Mini zoo found in caravan of dealer who tried to sell protected lemurs

A DEALER who tried to sell endangered lemurs over the internet was found to be living in a caravan packed full of exotic wild animals.

Shocked officers discovered crocodiles, monkeys and snakes during a raid on the static caravan on a farm on the outskirts of Perth.

Police and officers from the Scottish Society for the Prevention of Cruelty to Animals (SSPCA) discovered a mini zoo of live animals in the caravan.

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Plumber Keith Colthart, 24, yesterday admitted trying to sell two protected animals by placing an advert for them on a website.

The ring-tailed lemurs were found in the caravan, along with three African dwarf crocodiles, monkeys, a spectacled cayman and nine snakes, including pythons and boa constrictors.

Colthart, from Wishaw, now faces being fined up to 10,000 or being sent to prison for a maximum of three months at Perth Sheriff Court.

He admitted a charge of trying to sell two ring-tailed lemurs through the Ad Trader website on 30 December last year from his then home at Gloagburn Farm, Tibbermore, by Perth.

He admitted offering to sell a protected species specimen contrary to the Control of Trade and Endangered Species (Enforcement) Regulations 1997.

Depute fiscal Stuart Richardson told the court: "Towards the end of December last year, word reached the SSPCA that the accused had placed an advert on the internet, advertising for sale two ring-tailed lemurs.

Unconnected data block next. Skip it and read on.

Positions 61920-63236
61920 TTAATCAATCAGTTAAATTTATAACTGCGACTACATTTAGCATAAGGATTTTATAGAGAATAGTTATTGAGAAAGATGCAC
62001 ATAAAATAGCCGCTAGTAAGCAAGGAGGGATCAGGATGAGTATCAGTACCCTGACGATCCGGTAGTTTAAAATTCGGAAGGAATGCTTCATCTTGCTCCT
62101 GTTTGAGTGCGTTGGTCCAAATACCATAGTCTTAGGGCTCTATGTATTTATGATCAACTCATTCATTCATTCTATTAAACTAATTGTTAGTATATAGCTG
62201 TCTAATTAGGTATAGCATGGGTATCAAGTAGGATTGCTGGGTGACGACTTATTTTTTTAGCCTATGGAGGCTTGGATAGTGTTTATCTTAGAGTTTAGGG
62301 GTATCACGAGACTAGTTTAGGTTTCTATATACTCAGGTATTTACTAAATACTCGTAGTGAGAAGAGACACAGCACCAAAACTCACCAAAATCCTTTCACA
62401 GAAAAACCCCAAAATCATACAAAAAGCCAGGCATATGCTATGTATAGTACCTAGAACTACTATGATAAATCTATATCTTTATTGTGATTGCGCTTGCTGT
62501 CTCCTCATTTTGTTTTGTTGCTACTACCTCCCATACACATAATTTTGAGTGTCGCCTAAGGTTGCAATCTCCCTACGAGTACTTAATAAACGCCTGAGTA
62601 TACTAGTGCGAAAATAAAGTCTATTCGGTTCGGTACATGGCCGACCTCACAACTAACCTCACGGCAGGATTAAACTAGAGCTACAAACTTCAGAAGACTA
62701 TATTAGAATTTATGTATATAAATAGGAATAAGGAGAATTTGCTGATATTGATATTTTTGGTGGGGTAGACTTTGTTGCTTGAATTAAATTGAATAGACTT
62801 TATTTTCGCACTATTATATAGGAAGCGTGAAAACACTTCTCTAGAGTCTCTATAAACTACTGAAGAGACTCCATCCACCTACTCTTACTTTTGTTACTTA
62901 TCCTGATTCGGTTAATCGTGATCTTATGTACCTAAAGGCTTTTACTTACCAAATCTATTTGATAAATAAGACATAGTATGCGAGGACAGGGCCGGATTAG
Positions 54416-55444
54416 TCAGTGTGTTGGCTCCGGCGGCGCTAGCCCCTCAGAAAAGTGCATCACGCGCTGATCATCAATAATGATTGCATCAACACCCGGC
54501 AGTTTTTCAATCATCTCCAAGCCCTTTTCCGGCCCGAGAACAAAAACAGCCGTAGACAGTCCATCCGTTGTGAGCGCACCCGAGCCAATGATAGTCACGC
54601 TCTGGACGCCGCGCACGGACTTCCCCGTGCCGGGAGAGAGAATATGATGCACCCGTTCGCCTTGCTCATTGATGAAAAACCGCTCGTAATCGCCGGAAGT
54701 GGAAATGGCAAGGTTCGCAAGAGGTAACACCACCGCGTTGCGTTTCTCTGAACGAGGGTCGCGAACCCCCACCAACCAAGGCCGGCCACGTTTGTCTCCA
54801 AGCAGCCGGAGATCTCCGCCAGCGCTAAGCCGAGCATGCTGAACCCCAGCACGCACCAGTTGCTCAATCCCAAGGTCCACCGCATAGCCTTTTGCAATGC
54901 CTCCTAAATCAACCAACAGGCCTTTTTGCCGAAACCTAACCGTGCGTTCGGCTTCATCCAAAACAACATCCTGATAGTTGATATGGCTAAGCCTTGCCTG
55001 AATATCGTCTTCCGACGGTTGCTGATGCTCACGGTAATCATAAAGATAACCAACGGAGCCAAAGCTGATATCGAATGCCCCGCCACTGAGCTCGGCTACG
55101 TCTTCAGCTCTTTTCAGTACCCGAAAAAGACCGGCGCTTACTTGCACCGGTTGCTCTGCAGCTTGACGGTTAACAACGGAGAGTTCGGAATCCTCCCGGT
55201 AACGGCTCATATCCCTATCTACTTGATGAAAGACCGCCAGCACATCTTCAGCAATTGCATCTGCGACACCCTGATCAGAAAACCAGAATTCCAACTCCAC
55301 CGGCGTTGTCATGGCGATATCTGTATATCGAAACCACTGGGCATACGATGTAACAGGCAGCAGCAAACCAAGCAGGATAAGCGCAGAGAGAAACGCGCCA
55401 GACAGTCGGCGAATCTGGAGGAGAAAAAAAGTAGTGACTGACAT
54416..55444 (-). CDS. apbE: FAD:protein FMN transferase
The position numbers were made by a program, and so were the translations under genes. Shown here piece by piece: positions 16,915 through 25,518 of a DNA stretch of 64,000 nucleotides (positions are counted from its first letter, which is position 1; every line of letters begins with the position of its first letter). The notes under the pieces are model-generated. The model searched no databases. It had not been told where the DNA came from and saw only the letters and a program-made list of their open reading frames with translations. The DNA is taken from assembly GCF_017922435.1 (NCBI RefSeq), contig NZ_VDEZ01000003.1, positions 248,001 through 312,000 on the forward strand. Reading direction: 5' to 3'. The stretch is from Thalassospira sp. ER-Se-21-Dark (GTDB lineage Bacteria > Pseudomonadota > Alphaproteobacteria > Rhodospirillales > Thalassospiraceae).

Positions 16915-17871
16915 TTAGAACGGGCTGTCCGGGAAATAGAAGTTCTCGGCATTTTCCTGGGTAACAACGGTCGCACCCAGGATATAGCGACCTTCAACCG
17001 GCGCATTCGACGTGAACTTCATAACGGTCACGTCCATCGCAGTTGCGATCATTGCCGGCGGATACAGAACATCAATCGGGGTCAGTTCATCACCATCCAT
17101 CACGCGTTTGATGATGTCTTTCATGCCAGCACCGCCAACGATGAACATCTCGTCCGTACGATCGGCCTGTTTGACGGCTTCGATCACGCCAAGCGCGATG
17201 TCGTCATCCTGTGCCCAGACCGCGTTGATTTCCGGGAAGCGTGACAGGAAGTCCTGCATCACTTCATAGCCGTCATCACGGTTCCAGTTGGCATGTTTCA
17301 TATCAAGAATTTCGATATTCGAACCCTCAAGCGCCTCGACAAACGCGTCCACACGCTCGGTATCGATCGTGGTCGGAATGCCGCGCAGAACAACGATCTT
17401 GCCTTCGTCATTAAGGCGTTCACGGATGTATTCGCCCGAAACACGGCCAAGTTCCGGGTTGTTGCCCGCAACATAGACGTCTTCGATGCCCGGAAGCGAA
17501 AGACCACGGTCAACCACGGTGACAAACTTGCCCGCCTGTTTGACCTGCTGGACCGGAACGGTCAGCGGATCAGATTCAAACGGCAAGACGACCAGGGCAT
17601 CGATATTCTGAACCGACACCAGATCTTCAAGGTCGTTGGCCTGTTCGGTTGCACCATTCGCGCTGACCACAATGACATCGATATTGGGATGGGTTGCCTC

"To possess or try to sell animals such as this requires a special licence which is issued by a government department. He was not the holder of such a licence.

"Mr Colthart was living in a static caravan in a rural part of Perthshire at the time. Once (officers] gained admission to the caravan, they discovered in it a host of animals including dwarf crocodiles, a cayman and monkeys.

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"All of the other animals were covered by a Dangerous Wild Animals licence. He had one of those.

"Unfortunately, also in the caravan were the two ring-tailed lemurs he did not have a licence for."

Sheriff Robert McCreadie said: "It is difficult to evaluate the seriousness of the issue unless I know a little bit more, like how highly endangered the lemurs are.

"I feel I would need to know a bit more about that before I could reach a view on sentence. The maximum sentence is a fine of 10,000."

Colthart was not present in court yesterday and the sheriff deferred sentence for him to appear personally and for the Crown to provide further information on lemur numbers.

The court was not told how much the lemurs were advertised for but it is thought they could be worth 4,000 each.

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